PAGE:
I went with our line crews down to DeLancy today to investigate possible radio noise heard at three locations. At these locations we did not find anything of significance. I believe United Electric’s power lines are in good operational order. With this last effort, I am closing the request for investigating radio noise.



Sincerely



Stephen Long

Manager of Engineering

United Electric Cooperative, Inc.

So the ARRL web site says send this letter, send it registered mail, so I sent it to Brenda Swartzlander - President of United Electric Co Op.. Basically they wiped their butt with it.. I sent the report to the ARRL, both times - 5 yrs ago and now, never got a reply.. So I called The FCC.. FCC says - Screw You, the woman on the phone said - we won't send anyone to investigate, we don't care about your problem, you have to live with it.. meanwhile, all my neighbors and myself are experiencing problems with our landline telephones.. Safelink shut off my cell phone after I complained about crappy service, even blocked my address to re apply.. I can't listen to the AM radio anywhere near 550 and 1100 AM, is all noise... But if you go up the road to my dad's house ( 1/4 mile up the road ) you can hear WTAM - Cleveland Ohio clear as a bell.. I'm at whits end.. Even when someone calls the house their first comment is - what is wrong with your phone, I can hardly hear you or it keeps dropping out.. Phone, TV and Ham Radio all being interfered with.. I am an active participant with the 3rd Region Phone Traffic Net, an ARRL Sanctioned net.. Trying to work HF at my QTH isn't even worth trying anymore.. Can't hear Chit, nothing but noise. ( Noise level with the pre amp on is 10 / 9 to 20 / 9 ) Guess I am here because I thought The ARRL represented all the hams, not just the ones they are friends with.. I'm not in the buddy club.. Can't understand why no one cares.. FCC / Phone company / P. U. C. / I even called my state representative - Chris Dush, my US House of Represenative - G. T. Thompson.. And you wonder why no one wants to join the ARRL anymore! I left my membership drop after the first incident 5 yrs ago... Doesn't seem to be worth it when all you get is a magazine once a month and nothing else..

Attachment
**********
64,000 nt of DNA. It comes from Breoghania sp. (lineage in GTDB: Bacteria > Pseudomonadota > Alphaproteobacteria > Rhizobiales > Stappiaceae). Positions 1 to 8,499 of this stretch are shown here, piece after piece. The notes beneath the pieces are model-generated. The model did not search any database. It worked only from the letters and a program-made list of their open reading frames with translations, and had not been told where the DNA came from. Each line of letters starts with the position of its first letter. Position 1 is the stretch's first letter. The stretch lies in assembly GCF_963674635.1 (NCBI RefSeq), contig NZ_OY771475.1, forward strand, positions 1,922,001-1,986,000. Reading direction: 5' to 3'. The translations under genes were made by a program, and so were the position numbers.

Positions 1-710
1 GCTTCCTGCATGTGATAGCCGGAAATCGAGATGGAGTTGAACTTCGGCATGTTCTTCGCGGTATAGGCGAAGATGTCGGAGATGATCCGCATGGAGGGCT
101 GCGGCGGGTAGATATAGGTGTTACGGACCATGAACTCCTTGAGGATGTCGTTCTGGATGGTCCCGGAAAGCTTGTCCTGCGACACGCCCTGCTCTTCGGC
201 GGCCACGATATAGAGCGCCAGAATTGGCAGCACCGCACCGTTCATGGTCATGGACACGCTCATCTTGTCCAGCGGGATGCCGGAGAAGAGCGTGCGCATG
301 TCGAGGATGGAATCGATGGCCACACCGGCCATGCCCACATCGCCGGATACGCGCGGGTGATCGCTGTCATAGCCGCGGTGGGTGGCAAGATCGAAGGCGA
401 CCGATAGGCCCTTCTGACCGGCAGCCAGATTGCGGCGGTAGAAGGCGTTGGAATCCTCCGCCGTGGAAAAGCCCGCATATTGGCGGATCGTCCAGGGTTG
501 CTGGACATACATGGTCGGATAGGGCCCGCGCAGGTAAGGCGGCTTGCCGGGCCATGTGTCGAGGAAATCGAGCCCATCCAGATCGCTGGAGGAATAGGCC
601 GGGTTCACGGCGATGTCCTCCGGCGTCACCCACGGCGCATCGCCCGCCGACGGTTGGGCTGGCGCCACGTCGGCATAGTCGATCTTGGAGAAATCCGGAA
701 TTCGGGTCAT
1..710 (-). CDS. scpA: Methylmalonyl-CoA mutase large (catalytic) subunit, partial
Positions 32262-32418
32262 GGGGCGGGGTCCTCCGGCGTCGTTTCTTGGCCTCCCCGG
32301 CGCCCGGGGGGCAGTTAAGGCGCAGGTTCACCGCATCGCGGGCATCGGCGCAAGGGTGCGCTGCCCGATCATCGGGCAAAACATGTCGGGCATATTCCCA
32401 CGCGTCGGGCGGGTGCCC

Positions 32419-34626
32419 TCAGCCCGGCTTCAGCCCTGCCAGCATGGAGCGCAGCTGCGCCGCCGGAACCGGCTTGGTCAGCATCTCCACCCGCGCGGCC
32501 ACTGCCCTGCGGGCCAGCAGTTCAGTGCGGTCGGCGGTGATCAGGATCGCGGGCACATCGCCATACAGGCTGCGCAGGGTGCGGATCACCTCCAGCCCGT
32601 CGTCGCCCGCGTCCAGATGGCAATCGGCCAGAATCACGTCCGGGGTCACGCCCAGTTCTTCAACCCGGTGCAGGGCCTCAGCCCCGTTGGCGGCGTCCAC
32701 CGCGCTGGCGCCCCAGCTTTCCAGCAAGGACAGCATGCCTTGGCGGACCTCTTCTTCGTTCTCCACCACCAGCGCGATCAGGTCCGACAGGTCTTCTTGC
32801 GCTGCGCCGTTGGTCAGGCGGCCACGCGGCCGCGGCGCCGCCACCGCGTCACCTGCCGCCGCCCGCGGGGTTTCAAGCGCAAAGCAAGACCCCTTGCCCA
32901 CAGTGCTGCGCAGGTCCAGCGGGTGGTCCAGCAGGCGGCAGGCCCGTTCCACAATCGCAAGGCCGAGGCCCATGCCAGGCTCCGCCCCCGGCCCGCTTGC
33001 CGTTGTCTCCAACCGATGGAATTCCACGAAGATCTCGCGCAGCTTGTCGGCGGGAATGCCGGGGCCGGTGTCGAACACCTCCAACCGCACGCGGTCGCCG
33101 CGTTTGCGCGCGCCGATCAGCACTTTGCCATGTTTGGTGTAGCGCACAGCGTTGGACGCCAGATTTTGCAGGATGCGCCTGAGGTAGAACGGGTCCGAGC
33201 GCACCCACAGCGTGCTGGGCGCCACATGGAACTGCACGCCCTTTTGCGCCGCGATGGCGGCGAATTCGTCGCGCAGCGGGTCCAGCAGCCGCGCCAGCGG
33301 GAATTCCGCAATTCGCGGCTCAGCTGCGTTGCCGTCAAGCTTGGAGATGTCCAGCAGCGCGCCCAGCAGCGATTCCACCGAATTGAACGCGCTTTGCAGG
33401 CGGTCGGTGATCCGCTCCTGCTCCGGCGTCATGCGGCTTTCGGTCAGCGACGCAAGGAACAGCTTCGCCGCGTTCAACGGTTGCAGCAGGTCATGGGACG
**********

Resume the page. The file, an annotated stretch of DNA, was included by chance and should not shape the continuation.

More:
ARRL, FCC Discussing Issue of Uncertified Imported VHF/UHF Transceivers WD3D on 9/10/18
Thank You ZAK I remember that article well. Said 97% of all the radios tested were not in compliance. My point is that what people forgets is that it is up to us - as licensed amateurs, to learn all of the rules, not just the couple of rules covered in the license exams. That the Part 97 is like a guidebook - how we should operate.. While the Part 15 is the technical aspects that explains the minimum standards published for all radio services. Had anyone put your article together with what it says in The Part 15 - they would realize that those radios were never in compliance and no model was ever submitted to The FCC to be part type acceptable. Since they are not Part type acceptable for any radio service - they are not part type acceptable for The Amateur Radio Service - since there is no way to block the out of band frequencies. Just like NASCAR that tried to race on a track with imperfections or missing guard rails - by telling the drivers - just don't drive there! There is no way to make those radio perform on just the amateur radio bands - even if you did not intentionally transmit out of band. The spurs are all across the band spectrum. Why is it that you knew this and yet the powers that be at The ARRL did not understand this when they published that they were going to Petition The FCC to not ban those radios for use on the amateur radio frequencies? My opinion is that they A. - don't want to upset those on the fringe of amateur radio, the ones that only spend $20 - $40 to buy a walkie talkie. Or B. - Figured there was no way to enforce the rule, so figured they would just ignore the rule and the problem, and hope that the problem would go away!